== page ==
By Scott S. Mitchell

One of my daughters, who loves math and majored in statistics in college, recently challenged me to solve a math word problem to which she had already figured out the answer. Since I generally enjoy word problems, and believed careful thinking on my part would reveal the solution, I had no reason not to accept her challenge. I also assumed that the problem was tricky and the answer counterintuitive, because otherwise my daughter would have no reason to use this problem to test me. So, with what I thought was the appropriate amount of confidence and wariness, I said “Sure, lay it on me.”

“You have 100 potatoes weighing 100 pounds,” she said, “and 99% of the weight of the potatoes is from water, and the remaining 1% of the weight is from what’s left when you take out all the water. Using a machine that dehydrates potatoes, you are able to reduce the percentage of water weight from 99% to 98% of the potatoes’ total weight. After this reduction, what is the new total weight of the 100 potatoes?”

The problem seemed simple, but I assumed it was *deceptively* simple, not *obviously* simple, so I set about trying to figure out why the problem seemed obviously simple when there had to be more to it. I tried to picture in my mind a potato dehydrator reducing the water weight of the potatoes from 99% to 98%, and what I’d be left with afterwards. In my mind, each potato would look almost exactly the same as before the seeming tiny amount of water weight was removed. The shrinkage would be minimal. 98 pounds of water weight and one total pound of potato weight, for a total of 99 pounds as the new weight, right? But that was too simple an answer for what had to be a tricky question. But how was I not picturing this problem accurately? The math had to be the easy part once the right equation was derived, I figured, but for a half hour I struggled to understand why a 1% dehydration would produce a counterintuitive equation. Finally I allowed my daughter to reveal the answer, which she’d eagerly offered to do three times before I relented.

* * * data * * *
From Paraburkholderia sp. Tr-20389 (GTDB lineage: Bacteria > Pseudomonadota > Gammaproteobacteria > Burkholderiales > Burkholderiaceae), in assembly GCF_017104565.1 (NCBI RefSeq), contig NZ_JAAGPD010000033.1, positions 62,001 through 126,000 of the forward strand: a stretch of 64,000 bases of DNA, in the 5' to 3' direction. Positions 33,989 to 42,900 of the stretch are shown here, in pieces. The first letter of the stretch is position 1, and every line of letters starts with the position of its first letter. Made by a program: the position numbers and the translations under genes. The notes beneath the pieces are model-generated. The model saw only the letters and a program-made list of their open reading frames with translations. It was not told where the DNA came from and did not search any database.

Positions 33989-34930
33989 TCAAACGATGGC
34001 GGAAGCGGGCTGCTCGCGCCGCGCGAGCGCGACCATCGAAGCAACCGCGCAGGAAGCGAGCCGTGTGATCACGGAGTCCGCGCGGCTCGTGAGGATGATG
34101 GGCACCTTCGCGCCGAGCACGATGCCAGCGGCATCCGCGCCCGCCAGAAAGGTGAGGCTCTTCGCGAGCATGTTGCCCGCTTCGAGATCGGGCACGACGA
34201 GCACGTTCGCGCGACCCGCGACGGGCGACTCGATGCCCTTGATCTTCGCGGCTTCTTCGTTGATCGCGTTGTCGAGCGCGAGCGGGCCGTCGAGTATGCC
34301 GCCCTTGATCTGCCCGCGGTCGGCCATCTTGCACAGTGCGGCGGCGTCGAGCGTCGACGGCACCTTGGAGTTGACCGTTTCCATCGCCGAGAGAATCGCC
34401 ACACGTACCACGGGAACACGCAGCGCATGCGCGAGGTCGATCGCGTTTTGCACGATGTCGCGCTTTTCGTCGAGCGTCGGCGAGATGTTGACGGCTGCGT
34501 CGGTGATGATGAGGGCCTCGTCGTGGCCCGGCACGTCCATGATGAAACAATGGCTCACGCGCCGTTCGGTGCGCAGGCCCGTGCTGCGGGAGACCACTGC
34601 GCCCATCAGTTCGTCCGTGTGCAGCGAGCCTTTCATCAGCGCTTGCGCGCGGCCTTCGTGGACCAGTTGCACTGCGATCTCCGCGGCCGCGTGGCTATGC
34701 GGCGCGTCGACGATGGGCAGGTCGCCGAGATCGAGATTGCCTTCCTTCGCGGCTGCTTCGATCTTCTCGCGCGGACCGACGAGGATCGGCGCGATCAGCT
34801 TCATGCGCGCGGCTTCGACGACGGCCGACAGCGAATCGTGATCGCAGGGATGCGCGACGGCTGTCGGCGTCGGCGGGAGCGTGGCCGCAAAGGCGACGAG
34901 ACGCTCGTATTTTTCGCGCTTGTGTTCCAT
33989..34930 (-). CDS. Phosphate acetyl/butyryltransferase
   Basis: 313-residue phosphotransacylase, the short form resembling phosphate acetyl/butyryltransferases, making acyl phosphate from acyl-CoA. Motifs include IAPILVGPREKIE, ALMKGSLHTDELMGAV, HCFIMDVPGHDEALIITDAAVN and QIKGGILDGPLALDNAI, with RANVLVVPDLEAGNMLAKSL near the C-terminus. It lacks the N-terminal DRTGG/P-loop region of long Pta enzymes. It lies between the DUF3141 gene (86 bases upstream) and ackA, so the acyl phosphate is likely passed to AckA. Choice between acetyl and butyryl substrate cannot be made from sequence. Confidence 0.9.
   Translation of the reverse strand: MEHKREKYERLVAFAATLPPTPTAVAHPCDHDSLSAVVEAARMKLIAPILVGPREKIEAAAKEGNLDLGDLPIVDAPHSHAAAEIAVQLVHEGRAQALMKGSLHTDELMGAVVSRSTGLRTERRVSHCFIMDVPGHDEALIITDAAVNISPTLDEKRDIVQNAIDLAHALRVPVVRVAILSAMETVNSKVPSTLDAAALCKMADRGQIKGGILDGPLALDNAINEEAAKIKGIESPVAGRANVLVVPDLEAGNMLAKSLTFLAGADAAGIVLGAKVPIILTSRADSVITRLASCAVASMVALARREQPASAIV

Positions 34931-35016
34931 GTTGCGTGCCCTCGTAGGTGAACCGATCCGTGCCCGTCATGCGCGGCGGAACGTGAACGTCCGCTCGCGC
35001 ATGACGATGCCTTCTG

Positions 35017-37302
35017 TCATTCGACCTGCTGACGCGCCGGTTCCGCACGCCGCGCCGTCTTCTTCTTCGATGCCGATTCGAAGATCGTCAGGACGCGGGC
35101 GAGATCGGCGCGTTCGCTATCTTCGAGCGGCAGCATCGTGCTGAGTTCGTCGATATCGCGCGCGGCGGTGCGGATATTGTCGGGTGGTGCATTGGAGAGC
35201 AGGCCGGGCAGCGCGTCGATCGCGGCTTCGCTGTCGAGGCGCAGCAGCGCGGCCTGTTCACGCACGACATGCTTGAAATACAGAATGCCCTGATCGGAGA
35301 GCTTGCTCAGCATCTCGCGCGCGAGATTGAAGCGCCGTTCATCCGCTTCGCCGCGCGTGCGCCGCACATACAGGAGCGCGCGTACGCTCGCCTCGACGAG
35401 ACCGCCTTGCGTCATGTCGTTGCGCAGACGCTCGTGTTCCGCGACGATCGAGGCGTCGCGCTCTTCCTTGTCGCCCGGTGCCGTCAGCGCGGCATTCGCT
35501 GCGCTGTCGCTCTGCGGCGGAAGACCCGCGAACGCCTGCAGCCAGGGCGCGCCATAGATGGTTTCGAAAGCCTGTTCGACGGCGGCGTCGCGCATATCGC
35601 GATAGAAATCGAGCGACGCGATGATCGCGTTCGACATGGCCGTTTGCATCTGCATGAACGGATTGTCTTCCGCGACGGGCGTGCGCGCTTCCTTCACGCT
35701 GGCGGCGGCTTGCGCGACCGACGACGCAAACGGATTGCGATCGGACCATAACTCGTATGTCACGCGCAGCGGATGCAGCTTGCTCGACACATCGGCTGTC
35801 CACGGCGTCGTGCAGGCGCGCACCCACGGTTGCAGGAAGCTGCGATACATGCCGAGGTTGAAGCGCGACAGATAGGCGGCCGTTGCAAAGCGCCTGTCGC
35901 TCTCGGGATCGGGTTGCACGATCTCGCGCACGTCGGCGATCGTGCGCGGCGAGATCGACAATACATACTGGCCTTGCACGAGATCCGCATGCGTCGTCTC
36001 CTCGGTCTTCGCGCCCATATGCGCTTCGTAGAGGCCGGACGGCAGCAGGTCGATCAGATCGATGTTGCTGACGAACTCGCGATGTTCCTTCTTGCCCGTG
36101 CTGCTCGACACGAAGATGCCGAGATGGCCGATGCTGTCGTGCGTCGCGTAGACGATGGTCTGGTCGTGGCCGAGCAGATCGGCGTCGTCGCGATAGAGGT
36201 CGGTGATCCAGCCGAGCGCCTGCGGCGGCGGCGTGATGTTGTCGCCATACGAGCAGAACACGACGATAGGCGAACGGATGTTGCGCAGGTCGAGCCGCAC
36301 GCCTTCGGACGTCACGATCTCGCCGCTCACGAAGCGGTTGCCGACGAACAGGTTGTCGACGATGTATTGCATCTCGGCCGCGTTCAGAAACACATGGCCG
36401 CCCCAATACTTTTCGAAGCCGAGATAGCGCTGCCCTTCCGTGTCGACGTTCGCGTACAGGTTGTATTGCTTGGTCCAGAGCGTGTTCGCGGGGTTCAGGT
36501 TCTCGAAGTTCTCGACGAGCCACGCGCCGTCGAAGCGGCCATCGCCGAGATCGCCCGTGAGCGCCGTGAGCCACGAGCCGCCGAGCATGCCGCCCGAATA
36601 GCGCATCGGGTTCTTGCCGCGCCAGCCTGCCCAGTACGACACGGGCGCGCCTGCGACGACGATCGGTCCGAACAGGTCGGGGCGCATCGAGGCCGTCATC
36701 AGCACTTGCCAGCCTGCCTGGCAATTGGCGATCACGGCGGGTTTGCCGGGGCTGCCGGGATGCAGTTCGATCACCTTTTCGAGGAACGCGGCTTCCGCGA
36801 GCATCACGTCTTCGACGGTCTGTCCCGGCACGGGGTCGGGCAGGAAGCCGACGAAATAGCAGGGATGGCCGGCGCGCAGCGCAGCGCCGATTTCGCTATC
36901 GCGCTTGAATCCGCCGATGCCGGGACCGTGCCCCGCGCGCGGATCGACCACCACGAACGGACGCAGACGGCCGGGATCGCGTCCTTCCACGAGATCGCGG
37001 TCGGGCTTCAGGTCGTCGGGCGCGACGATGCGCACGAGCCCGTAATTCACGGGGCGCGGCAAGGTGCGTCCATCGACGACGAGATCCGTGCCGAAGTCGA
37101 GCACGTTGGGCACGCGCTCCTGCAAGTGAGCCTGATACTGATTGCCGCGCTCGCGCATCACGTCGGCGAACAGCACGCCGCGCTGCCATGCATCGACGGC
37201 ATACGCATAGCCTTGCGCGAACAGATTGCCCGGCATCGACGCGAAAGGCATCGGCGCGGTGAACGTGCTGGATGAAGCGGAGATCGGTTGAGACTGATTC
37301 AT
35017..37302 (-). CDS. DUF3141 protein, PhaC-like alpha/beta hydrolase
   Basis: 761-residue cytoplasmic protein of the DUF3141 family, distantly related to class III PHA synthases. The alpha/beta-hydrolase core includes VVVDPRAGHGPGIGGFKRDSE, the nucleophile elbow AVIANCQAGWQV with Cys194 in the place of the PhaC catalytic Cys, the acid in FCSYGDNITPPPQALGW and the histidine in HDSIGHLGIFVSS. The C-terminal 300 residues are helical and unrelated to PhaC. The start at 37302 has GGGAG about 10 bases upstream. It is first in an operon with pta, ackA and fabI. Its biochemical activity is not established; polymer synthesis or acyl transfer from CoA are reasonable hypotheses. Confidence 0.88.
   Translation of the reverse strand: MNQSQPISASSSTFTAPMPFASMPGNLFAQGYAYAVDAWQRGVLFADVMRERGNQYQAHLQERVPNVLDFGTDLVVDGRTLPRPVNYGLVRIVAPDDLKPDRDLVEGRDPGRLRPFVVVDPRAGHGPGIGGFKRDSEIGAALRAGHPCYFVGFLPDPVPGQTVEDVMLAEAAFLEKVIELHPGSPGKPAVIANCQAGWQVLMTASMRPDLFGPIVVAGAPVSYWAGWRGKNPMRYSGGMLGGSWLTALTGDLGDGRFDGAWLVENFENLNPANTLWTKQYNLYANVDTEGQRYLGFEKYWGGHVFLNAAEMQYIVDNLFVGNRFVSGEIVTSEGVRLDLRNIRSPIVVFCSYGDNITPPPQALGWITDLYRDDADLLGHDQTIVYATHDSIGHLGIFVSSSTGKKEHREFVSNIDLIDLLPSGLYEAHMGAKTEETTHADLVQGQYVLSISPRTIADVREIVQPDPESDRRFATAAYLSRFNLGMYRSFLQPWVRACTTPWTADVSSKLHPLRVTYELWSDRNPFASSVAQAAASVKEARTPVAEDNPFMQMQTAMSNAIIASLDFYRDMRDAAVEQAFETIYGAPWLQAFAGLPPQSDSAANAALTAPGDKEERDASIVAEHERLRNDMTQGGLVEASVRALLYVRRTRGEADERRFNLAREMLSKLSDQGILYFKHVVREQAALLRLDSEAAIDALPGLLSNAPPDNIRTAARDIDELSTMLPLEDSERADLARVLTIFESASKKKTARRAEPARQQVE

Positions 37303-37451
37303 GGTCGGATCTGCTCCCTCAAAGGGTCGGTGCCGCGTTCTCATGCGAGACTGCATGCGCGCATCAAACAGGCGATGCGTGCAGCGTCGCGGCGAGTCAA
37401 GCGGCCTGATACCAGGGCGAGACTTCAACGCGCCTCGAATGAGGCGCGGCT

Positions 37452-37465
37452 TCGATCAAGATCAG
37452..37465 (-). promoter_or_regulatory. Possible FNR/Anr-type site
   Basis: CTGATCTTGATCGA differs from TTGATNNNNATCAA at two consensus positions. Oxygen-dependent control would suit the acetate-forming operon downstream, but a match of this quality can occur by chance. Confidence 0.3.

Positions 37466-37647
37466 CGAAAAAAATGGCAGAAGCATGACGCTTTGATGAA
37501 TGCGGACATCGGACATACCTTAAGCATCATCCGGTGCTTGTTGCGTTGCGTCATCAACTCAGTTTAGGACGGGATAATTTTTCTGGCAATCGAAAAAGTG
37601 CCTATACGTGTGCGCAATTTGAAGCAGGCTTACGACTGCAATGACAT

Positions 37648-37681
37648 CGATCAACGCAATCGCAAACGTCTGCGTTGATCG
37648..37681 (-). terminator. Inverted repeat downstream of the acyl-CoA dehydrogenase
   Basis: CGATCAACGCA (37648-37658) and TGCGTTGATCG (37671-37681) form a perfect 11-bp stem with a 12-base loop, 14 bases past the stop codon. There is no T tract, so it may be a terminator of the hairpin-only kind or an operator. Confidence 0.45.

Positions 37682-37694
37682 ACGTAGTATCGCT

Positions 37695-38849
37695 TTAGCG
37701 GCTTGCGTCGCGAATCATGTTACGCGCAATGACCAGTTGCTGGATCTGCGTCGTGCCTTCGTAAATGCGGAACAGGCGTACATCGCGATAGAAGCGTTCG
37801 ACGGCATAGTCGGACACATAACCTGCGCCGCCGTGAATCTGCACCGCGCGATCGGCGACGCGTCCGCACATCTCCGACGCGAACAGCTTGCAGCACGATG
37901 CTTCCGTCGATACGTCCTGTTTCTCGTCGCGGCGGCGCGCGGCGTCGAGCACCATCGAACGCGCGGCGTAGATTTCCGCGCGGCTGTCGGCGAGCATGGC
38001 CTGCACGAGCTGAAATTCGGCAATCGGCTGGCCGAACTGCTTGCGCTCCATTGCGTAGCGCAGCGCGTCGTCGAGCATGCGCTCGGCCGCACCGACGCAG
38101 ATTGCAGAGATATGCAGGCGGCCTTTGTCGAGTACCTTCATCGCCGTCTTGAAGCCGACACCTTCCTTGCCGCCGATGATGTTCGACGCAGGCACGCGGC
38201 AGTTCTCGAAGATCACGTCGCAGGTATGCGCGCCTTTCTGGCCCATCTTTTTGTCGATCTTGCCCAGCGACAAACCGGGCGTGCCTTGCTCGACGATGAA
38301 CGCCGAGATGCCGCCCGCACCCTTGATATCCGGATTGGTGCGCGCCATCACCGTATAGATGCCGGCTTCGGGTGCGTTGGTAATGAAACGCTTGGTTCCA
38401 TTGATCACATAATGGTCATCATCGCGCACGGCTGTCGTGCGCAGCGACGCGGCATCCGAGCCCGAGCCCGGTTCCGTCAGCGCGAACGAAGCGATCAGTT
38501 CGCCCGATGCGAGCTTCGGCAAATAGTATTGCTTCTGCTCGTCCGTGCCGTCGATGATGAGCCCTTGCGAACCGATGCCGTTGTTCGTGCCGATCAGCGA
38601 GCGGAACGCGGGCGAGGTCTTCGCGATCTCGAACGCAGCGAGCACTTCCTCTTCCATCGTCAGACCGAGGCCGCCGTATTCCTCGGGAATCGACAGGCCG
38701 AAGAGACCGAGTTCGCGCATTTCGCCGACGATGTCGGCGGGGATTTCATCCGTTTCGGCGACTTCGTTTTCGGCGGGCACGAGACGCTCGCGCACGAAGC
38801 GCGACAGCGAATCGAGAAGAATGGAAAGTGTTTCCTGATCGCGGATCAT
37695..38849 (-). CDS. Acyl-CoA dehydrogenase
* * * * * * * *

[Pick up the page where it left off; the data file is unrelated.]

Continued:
The answer, it turns out, is 50 pounds. (How’s *that* for counterintuitive?) As I suspected, the easiest part of the problem is the algebra that produces this result, but there are two difficulties, or there were for me, that hampered the process of deriving the right equation. Picturing the problem in my mind was almost the worst thing I could do, because what I pictured was not remotely close to the amount of dehydration the scenario actually entails. The most fundamental mistake I made was overlooking the enormously helpful piece of information the problem supplies–*the non-water potato weight increases to 2% of the new total weight when the percentage of water weight is reduced from 99% to 98%, but it remains constant at one pound* (because dehydration doesn’t make the potato weight heavier, it only makes it proportionally heavier). Knowing that one pound of non-water potato material is 2% of the new total weight generates this remarkably simple equation, where x = the new total weight we’re trying to calculate: